Look around you — we live in amazing times. Science and technology are advancing at lightning speed.
Deoxyribonucleic acid (DNA) is fascinating to study and has created a huge impact on the world and society in the last few years alone.
I touched upon the issue briefly in a column last spring when I was gifted with an Ancestry DNA kit. All it took was a quarter teaspoon saliva sample to find the general location of my ethnic roots. For me, that was northern Greece. I was stunned to discover that my family wasn’t “totally Greek” as we had been brought up to believe. The results showed that I was basically 57-percent Greek-Turkish-Albanian.
“DNA research is a fast-paced, cutting-edge field, and you can expect us to make more advancements as DNA science evolves,” Ancestry DNA wrote.
Back on a crisp autumn day on Oct. 3, 1988, the headlines rang out across the Gate City. A double murder had occurred in the downtown; two women were found bound and repeatedly stabbed to death in their upstairs apartment, number 7D. I never forgot the names of Brenda Warner, 32, and Charlene Ranstrom, 48, and the brutality of the haunting crime.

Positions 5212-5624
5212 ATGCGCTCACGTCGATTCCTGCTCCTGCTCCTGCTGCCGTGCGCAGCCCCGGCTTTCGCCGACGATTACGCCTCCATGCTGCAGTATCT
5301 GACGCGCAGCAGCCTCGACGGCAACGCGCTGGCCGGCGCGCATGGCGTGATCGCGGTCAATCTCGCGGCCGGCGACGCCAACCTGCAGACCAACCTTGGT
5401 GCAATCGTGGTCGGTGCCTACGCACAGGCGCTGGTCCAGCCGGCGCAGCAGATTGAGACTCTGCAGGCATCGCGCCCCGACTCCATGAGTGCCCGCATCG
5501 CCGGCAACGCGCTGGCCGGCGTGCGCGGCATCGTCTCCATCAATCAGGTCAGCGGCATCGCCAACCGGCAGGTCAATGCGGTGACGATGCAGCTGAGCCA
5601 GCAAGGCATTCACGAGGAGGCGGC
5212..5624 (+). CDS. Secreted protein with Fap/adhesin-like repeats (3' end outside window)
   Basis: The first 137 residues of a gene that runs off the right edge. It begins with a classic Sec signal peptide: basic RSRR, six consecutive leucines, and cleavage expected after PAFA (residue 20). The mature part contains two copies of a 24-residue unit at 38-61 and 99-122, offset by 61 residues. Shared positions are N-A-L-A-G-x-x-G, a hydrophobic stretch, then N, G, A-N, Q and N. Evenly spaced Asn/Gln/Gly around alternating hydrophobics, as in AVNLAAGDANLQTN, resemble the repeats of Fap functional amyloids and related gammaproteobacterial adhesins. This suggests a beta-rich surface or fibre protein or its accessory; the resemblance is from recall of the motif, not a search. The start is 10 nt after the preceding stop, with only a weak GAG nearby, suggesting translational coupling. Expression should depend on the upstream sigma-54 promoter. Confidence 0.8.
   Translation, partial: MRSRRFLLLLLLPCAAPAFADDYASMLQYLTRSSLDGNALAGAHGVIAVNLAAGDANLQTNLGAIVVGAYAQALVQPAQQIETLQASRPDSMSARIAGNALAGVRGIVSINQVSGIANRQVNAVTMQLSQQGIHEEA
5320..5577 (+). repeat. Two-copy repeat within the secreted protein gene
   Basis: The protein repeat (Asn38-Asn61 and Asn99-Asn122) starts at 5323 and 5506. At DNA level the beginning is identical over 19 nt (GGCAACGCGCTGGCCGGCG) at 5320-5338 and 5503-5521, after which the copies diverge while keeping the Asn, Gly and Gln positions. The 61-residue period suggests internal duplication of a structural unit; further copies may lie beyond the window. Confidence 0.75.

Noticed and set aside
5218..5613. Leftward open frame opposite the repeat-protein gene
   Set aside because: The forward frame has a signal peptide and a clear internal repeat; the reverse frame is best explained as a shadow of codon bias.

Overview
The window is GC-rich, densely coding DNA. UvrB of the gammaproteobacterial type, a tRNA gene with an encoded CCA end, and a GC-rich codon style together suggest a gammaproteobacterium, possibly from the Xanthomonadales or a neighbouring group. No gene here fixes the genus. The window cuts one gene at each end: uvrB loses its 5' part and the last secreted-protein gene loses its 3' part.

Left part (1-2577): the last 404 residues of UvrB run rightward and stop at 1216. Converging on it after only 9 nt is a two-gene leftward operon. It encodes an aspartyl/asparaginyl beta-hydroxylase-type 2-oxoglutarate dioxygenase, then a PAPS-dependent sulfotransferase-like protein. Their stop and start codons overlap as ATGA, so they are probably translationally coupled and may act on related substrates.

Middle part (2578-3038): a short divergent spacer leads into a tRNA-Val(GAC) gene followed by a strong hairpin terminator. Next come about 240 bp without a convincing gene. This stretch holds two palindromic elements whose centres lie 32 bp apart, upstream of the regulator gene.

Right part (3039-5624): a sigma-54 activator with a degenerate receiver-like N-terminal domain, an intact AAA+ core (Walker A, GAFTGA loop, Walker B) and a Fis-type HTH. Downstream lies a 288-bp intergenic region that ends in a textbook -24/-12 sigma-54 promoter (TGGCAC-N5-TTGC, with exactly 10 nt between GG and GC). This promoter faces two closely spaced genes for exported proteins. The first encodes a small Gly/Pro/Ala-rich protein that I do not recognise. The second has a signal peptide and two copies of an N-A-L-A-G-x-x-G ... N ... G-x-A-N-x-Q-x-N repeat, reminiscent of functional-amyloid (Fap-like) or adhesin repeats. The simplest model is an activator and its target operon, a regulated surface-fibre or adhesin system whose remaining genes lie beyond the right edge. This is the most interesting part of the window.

Anthony Barnaby and David Caplin, both from Quebec’s Restigouche Indian Reserve, were working here and living in the apartment below the victims at 7 Mason St. The pair were later arrested for the twin homicides.
In the late 1980s, Barnaby was tried three times, and each trial ended in a hung jury.
Charges were filed against Caplin in 1988 but were eventually dropped due to insufficient evidence. Both men returned to their native Canada.
Just imagine: A single hair recovered at the time of the autopsy almost 30 years ago has recently put the two behind bars where justice says they belong, and we can thank the pinpoint brilliance of DNA advancements for that conclusion.
And thank you to the Nashua Police Department and former Detective Frank Bourgeois, who reopened the case in 2010.
“The analysis of that hair showed that was a hair that belonged to Mr. Caplin, and that specific hair was proven through nuclear DNA, which is the best type of DNA of all of them that are available,” Bourgeois was quoted as saying in 2015.
David Caplin, 56, is now serving 15 to 40 years in prison after pleading guilty to two counts of murder earlier this year.
In late August, Anthony Barnaby, 51, was sentenced to 10 to 20 years behind bars for each of the murder charges. Barnaby made an Alford plea, which is a guilty plea, but the defendant does not admit to the criminal act.
DNA technology has finally concluded a 30-year tragedy in Nashua, and hopefully, those who knew and loved Brenda Warner and Charlene Ranstrom can heal and find closure.
Ms. Stylianos is a Nashua native. Her column is published weekly. She can be reached at email@example.com.